One of the worst things about hosting a global event such as the Olympics
is that no aspect of the occasion escapes scrutiny – even the most insignificant elements. While there are raving reviews about the opening ceremony
in many parts of London
and the United Kingdom, some audiences in other parts of the world thought the event was downright boring and even confusing. The live TV coverage of the event watched by millions throughout the world showed how the city of London has drastically changed since the last time it hosted the Summer Games
in 1948. The spectacle was dubbed by The Guardian
as the “biggest, maddest, weirdest, most heartfelt and lovable dream sequence in British cinema history”.
Meanwhile, there’s been a public row following reports of empty seats
at many stadia since the beginning of the Games. Notably, the basketball clash between the USA and France was expected to be a crowd puller but there were large chunks of empty seats at the arena. In another encounter, more than 65 000 spectators were expected to fill Old Trafford where New Zealand was up against Egypt in first football match of the day, but it was only in the second encounter involving Brazil and Belarus that the venue filled up. It’s now been reported that organisers have offered tickets to students and army personnel to ensure decent crowds in all venues.
But that’s not the worst they had to deal with yet. Last week they had to apologise emphatically to the North Korean women’s football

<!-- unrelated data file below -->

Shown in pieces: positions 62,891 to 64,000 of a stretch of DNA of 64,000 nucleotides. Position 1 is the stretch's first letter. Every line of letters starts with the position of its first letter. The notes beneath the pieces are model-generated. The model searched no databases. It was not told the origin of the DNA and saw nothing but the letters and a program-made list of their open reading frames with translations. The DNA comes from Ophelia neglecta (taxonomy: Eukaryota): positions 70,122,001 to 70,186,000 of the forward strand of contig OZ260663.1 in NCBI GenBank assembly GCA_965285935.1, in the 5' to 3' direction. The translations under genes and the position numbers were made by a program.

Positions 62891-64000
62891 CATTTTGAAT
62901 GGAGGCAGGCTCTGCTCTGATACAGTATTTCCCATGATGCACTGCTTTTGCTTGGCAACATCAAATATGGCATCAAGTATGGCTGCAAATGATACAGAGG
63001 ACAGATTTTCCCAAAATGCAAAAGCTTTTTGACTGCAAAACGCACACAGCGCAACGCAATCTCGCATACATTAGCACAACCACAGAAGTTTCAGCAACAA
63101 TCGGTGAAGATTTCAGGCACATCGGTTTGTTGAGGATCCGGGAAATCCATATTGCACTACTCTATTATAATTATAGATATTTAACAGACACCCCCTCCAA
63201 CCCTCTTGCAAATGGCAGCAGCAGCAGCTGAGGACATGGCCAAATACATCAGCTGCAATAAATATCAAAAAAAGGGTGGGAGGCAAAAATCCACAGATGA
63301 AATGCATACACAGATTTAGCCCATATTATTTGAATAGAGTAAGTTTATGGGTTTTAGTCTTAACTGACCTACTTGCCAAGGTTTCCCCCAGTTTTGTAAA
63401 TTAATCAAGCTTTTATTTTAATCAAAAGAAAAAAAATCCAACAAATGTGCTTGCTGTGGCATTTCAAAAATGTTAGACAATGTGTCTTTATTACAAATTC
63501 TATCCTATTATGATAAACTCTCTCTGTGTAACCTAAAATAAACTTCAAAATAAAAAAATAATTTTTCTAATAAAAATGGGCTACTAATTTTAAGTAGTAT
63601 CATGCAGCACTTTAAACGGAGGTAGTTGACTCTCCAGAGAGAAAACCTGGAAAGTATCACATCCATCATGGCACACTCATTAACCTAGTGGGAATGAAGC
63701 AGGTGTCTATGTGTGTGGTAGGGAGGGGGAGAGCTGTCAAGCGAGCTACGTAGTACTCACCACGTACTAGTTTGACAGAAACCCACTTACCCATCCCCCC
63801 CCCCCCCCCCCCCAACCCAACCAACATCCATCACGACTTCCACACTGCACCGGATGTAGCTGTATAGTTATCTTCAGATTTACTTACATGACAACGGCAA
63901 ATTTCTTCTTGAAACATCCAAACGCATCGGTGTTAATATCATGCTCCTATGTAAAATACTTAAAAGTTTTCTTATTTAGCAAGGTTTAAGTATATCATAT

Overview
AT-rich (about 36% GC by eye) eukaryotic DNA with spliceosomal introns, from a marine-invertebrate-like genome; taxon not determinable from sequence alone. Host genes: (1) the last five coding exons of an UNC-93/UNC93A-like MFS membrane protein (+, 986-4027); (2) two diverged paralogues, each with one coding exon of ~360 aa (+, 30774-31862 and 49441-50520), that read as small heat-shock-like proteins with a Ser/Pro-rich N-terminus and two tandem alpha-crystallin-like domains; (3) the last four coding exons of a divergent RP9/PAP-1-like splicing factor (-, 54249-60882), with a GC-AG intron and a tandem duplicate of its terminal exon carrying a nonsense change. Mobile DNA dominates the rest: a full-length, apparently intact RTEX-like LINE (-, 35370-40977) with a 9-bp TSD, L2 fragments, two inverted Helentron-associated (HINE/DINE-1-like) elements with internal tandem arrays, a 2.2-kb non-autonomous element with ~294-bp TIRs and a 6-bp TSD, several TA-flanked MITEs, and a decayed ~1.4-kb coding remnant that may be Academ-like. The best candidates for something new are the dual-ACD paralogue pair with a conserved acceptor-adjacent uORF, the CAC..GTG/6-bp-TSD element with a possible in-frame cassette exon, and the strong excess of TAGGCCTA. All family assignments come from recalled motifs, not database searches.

side who threatened to boycott their game against Columbia after the flag of South Korea
was mistakenly hoisted alongside them. However, in one of the most brilliant moments yet, South Korea’s Im Dong-hyun, who is partially blind, smashed his 72-arrow mark of 696 by three points in archery to register the first record of the 2012 London Olympics in Lords on Friday, 27 July.
Other Olympic records followed, but it was swimmer Cameron van der Burgh
’s that was celebrated the most in SA
after he powered his way to the country’s first medal
in London, clinching gold in just 58.83 seconds in the 100-metre breaststroke. Another SA hopeful Chad le Clos, who missed out in the 400m individual, is now eyeing the 200m on Monday (today) and Tuesday night. However, Banyana Banyana who had two dismal showings against Sweden and Canada respectively are bottom of the table in their group. The country’s hopes
are now resting squarely on the shoulders of other prospects, including world No.1 women’s javelin thrower Sunette Viljoen and middle distance runner Caster Semenya